The IG on International Environmental Law invites contributions on the role of international law in pursuing sustainable development goals and tackling climate change in times of disorder and contestation, (not exhaustively) under the following themes:
1) Sustainable Development as a general principle of public international law and international environmental law
2) Climate Change as a component of the EU Global strategy
3) Solutions to migration linked to climate adaptation and mitigation
4) Law on Sustainable Development in times of disorder and contestation
5) Challenges to the global governance of climate change: Is the current legal and institutional framework effective?
6) Backlash against international law: Implications for climate action
7) Role of non-state actors in climate change governance
This call is open for senior and junior academics, as well as practitioners of international organizations and NGOs working in these areas. The objective is to optimize research impact of our participants by engaging the different communities of practice in law, political science, climatology or environmental science in this interdisciplinary field of sustainability, energy and environment.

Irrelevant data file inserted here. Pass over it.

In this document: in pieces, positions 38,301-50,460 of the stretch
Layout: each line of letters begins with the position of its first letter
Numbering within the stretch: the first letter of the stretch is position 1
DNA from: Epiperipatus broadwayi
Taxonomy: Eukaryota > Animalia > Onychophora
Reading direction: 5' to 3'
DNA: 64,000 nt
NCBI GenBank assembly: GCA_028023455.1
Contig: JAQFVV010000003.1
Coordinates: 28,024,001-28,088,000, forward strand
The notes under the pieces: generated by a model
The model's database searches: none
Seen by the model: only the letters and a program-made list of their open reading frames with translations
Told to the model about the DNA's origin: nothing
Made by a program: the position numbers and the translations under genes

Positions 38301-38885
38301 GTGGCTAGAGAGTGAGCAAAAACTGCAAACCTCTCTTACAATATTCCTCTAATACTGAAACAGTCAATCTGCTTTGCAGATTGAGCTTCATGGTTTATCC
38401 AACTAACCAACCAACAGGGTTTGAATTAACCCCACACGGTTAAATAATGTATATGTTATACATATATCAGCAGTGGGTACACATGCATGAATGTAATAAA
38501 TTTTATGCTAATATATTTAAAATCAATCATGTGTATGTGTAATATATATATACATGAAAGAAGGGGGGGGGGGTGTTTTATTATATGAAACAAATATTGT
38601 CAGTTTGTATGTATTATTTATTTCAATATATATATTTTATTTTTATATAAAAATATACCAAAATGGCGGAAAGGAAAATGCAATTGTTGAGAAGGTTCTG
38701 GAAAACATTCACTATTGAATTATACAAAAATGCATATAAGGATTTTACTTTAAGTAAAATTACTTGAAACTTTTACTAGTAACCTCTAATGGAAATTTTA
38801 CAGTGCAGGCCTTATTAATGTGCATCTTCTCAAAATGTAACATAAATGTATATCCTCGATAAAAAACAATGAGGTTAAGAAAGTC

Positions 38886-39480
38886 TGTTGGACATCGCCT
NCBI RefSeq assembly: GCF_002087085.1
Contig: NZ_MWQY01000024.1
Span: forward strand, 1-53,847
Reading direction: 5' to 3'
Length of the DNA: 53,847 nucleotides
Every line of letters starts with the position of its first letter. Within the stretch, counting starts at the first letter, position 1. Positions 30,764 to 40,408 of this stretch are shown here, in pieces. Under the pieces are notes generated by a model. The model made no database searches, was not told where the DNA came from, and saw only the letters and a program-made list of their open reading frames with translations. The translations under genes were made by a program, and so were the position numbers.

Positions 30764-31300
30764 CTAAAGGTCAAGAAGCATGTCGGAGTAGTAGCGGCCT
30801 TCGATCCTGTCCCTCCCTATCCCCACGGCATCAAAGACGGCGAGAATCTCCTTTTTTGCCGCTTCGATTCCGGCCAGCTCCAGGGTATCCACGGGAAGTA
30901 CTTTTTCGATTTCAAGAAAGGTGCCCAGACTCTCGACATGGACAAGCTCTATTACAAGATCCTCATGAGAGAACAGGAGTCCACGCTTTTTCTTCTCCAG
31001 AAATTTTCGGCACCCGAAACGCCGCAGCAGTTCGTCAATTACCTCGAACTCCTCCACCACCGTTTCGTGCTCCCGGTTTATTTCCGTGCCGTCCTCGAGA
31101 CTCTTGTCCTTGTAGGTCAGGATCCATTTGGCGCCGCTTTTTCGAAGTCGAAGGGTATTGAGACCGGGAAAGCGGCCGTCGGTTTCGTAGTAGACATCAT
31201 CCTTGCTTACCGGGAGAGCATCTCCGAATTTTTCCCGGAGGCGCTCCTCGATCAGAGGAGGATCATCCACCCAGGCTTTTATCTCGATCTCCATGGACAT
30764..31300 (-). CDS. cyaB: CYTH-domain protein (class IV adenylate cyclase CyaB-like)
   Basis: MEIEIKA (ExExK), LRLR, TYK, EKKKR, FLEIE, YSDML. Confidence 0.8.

All Members of the ESIL Interest Group on International Environmental Law, the members of other ESIL IGs and also the non-ESIL members (ESIL membership might be required if the abstract is selected) are invited to submit abstracts.
1) The author’s name and affiliation;
2) A 500-700-word abstract [Word file and PDF];
3) The author’s CV, including a list of relevant publications;
4) The author’s contact details, including email address and phone number;
5) Whether the author is an ESIL member
Multiple abstracts from the same authors will be considered, but only one can be selected. Co-authored multidisciplinary papers are also welcomed. Applicants will be informed of the selection committee’s decision no later than December 20, 2017.
Expenses of selected speakers during the conference
The Organizers are unable to provide funding for any cost related to the participation to the conference.
The organizers have publication plans for the presented papers. The precise format of publication will be discussed during the conference. The Organizers envisage to publish a Special Issue on Peer-reviewed or US Law Journal. In any event, there is already an established agreement to publish the results of this conference in the Routledge Publishing (New-York/London) multidisciplinary gLAWcal book series on “Transnational Law and Governance”.
Paolo Davide Farah (West Virginia University, John D. Rockefeller IV School of Policy and Politics, USA & gLAWcal – Global Law Initiatives for Sustainable Development, UK) and Martin Svec (Masaryk University, Czech Republic & gLAWcal – Global Law Initiatives for Sustainable Development, UK)